Undoubtedly, the most fascinating aspect of the 1920s for me has been how similar contemporary times and the 1920s are.
“What did this man want?” – Tagline from the cover of Babbitt
From everything I’ve been reading, it feels like the 1920s is where “American” society came from. All the extremes, the attitudes, the swings of the pendulum, the craziness… (Granted, when you look at other countries and their dictatorships and cults of personality, it isn’t really that crazy. But it’s crazy for a bunch of upstart Protestants from the wilds of England… Right?)
I really feel like most of our attitudes, the way our society thinks, feels, and reacts–they’ve all honed themselves from this one significant decade. It all seems so familiar now. Not just right now, but in everything that’s happened since the 1920s.
I am cocktailly. Very cocktailly.” – Eugen Boissevain
For more insights into the Twenties, I’ve started reading research books about flappers – which focus mainly on Zelda Fitzgerald, of course. As one of the reviews below points out, Zelda defined and encompassed the decade. Her escapades may have started in 1914 or 1915 in Alabama, but she came to New York in 1921 and made an impression on everyone she met, partied through Paris and the South of France, then crashed pretty much as soon as the market did.
I don’t know if I would have liked her very much, I can’t help but realize how important she was to both defining and being defined by the decade.
I wonder sometimes about writing and heredity. Is it a genetic trait? If so, is it specific to writing? Or does DNA just have a general creative gene that expresses itself differently in every member of a family?
Mother’s Tree – This one goes all the way back to 1783.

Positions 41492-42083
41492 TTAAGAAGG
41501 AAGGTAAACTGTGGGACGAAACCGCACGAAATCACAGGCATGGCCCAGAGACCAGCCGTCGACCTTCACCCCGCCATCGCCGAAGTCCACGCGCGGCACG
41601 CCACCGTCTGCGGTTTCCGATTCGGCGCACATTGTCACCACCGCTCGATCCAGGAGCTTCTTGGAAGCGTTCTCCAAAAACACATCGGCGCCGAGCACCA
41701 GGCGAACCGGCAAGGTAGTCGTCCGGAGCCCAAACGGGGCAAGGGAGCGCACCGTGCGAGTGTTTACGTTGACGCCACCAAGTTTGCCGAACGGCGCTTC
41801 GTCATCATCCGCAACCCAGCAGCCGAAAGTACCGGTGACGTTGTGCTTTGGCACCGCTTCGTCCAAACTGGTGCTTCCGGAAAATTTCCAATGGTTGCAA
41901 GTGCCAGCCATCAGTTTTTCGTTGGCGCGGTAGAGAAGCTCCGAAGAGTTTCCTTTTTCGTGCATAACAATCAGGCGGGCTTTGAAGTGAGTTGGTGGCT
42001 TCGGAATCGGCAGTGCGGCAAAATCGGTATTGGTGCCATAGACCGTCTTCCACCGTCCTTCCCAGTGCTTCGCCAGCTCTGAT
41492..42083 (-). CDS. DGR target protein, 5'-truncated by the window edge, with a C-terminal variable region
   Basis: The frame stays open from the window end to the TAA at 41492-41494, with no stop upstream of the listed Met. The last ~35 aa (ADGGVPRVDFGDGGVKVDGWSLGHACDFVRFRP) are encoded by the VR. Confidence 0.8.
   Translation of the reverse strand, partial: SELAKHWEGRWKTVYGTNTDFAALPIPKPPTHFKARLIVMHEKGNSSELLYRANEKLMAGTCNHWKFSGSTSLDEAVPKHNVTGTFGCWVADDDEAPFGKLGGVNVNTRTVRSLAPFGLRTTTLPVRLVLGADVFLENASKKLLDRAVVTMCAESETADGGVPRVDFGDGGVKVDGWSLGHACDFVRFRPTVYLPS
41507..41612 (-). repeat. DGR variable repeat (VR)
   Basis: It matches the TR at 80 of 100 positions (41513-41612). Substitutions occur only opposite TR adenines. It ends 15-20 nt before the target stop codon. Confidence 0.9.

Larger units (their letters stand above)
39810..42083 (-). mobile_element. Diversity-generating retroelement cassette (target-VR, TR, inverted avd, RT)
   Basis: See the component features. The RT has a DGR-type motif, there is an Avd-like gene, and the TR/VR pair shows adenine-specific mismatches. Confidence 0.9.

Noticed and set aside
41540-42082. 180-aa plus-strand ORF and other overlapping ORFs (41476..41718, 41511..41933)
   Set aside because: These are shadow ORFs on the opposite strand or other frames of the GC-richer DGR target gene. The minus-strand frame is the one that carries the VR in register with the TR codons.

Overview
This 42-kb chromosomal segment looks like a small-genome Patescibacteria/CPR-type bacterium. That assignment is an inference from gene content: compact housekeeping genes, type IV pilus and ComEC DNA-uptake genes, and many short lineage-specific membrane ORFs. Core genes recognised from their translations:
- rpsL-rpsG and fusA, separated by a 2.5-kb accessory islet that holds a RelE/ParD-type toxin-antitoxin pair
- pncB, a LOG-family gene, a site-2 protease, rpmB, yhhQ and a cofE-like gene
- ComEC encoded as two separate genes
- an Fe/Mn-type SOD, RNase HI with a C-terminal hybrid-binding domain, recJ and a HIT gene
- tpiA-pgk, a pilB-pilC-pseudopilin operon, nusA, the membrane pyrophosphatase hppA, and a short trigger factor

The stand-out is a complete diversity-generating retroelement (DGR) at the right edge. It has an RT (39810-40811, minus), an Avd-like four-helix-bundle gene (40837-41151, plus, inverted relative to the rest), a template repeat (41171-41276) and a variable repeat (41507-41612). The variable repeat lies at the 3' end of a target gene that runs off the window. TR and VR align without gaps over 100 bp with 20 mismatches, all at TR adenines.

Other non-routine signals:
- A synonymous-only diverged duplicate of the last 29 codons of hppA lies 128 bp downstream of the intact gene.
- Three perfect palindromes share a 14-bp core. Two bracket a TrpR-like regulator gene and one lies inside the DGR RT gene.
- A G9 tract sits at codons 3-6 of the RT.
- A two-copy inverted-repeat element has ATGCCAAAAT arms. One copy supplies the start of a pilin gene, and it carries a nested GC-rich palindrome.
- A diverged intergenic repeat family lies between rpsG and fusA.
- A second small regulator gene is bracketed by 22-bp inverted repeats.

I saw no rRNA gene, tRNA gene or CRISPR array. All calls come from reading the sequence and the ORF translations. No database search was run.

I never got to meet my maternal grandmother. She had an awesome name – Cora Leona – but all I really know about her is that she was a pretty, round-faced woman with dark eyes (like most of my family has – we get them from her side of the family). She played the piano for her church, and she died when my mother was four. My mother was then raised mostly by her grandmother, Jennie Louisa.
We have a set of very cool old photographs with four generations in each. The boys have my mom’s older brother (my Uncle Merle) as a baby, then the three generations of men. The women have my mom’s older sister Dorothy as a baby, and then the mothers. I never knew any of these women–even Aunt Dorothy died before I was born. From what I can tell from that picture, Great-Grandma Jennie looked like a stern, no-nonsense, tall, very sturdy sort of woman. My mother has stories of how much she loved to stay with her, and how Great-Grandma taught her to crochet on tiny little needles and make lace.
So that was all I ever really knew of her. However, my sister has recently started getting into genealogy–she’s especially interested in the women because she saw a “Mother’s Tree” done in cross-stitch. (My sisters and mom are very into cross-stitch. Picture my obsession with knitting. That’s them with cross-stitch.) She decided it looked very cool and thought her daughter might like to have one.
Some of my favorite authors (especially Hallie Ephron, who teaches and speaks at the Willamette Writers Conference) who get together and blog about books and Downton Abbey and food (lobster bisque recipe, anyone?) It’s super entertaining. They took their name from the nail polish in the play The Women by Clare Boothe Luce. Although maybe the nail polish was only in the movie? Not sure. Doesn’t matter. I like it that they get as distracted from writing as I do. It’s a comfort. Much like lobster bisque.
In other news, this is NOT one of the websites down today because of the SOPA – Protect IP Act protest. Nor is mine. But WordPress is. Tried to look up some information on a Plug-In and got sent to a scary black screen. I was about to panic and slam the screen closed all while busting out an exorcism chant, then realized all was well. Watched a little video, sent my letter to Congress… Basically feeling very proactive. Not that I’m against protection and internet safety and all, I’m just thinking that bills that haven’t been around very long and get the rushy-rushy treatment are a little dodgy. (And I’m really glad that I finally managed to work the word “dodgy” into a post. Also now have the Schoolhouse Rock song “I’m Just a Bill” stuck in my head.) Seems like something this important could get a bit more time spent on it and a little more input.
In the meantime, enjoy Jungle Red Writers. And, apparently, “I’m Just a Bill.” Ruminate a bit on how our government works…